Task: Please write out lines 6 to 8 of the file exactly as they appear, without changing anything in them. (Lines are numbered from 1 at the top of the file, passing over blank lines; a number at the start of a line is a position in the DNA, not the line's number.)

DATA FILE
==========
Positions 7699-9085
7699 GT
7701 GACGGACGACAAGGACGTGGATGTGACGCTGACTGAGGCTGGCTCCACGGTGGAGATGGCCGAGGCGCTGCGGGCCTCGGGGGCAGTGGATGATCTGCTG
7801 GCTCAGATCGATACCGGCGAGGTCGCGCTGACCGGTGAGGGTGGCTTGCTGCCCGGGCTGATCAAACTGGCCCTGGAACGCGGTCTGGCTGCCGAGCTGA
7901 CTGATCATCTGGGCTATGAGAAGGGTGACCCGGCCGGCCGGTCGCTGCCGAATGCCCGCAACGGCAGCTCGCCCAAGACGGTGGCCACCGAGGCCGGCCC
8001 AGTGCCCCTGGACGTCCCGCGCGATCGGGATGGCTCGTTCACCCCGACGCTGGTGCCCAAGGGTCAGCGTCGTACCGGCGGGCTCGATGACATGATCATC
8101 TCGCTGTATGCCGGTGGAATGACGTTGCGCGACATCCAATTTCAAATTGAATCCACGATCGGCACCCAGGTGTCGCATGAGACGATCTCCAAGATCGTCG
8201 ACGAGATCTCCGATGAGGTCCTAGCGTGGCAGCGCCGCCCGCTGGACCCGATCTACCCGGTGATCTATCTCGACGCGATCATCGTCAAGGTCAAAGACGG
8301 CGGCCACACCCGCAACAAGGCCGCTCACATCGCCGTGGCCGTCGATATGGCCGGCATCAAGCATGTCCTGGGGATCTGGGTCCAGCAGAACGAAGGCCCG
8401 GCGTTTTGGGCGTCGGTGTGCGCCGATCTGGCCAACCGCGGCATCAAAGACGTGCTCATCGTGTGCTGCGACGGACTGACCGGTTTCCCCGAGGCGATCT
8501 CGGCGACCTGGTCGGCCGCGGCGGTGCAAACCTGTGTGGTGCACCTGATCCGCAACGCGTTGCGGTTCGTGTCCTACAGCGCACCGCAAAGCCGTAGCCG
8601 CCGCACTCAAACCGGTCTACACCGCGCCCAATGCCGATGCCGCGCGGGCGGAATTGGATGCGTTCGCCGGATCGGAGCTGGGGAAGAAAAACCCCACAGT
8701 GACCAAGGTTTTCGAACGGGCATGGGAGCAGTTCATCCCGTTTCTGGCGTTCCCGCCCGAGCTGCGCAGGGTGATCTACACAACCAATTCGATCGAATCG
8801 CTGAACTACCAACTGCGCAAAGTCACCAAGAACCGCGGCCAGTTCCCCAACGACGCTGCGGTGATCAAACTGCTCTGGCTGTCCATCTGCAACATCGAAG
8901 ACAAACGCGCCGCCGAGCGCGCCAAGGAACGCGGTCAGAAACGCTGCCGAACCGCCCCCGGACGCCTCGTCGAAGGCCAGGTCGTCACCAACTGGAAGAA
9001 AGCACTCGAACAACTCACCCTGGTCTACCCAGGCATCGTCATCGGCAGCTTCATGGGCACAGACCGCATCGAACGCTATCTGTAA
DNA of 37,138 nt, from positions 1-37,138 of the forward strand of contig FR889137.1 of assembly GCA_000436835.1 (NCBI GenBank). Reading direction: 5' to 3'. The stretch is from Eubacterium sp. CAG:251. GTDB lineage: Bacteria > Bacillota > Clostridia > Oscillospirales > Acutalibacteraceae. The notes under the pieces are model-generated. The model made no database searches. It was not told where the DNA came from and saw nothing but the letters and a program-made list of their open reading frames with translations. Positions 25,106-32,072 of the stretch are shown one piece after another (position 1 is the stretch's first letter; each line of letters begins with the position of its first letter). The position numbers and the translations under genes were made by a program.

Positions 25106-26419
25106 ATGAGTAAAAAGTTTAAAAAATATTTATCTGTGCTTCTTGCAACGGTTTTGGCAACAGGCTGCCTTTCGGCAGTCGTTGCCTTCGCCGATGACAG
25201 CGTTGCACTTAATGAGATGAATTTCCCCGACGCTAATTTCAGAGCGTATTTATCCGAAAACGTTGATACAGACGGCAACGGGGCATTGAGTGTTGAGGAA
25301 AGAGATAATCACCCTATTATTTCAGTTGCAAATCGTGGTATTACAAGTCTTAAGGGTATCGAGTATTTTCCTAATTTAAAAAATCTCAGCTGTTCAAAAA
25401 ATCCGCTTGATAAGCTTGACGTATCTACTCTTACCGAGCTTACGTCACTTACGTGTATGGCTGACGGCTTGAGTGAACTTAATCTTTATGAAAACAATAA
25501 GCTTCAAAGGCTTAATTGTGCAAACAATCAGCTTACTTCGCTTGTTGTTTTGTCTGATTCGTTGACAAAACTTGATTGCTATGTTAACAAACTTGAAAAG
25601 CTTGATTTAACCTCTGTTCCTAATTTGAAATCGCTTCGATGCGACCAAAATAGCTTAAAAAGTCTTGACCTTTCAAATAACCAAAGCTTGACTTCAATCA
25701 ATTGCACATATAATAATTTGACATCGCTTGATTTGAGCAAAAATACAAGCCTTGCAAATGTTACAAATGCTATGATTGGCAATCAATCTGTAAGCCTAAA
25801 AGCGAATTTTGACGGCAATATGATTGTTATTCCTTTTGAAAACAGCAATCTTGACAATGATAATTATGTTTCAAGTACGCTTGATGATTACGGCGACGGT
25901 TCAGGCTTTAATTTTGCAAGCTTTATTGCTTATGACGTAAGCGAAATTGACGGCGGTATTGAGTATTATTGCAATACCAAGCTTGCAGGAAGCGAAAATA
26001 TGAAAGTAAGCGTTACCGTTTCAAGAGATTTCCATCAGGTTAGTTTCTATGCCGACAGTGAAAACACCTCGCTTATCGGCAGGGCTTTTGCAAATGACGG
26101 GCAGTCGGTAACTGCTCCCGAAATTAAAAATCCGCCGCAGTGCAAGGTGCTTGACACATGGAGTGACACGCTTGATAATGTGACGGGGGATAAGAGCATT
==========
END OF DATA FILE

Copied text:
8001 AGTGCCCCTGGACGTCCCGCGCGATCGGGATGGCTCGTTCACCCCGACGCTGGTGCCCAAGGGTCAGCGTCGTACCGGCGGGCTCGATGACATGATCATC
8101 TCGCTGTATGCCGGTGGAATGACGTTGCGCGACATCCAATTTCAAATTGAATCCACGATCGGCACCCAGGTGTCGCATGAGACGATCTCCAAGATCGTCG
8201 ACGAGATCTCCGATGAGGTCCTAGCGTGGCAGCGCCGCCCGCTGGACCCGATCTACCCGGTGATCTATCTCGACGCGATCATCGTCAAGGTCAAAGACGG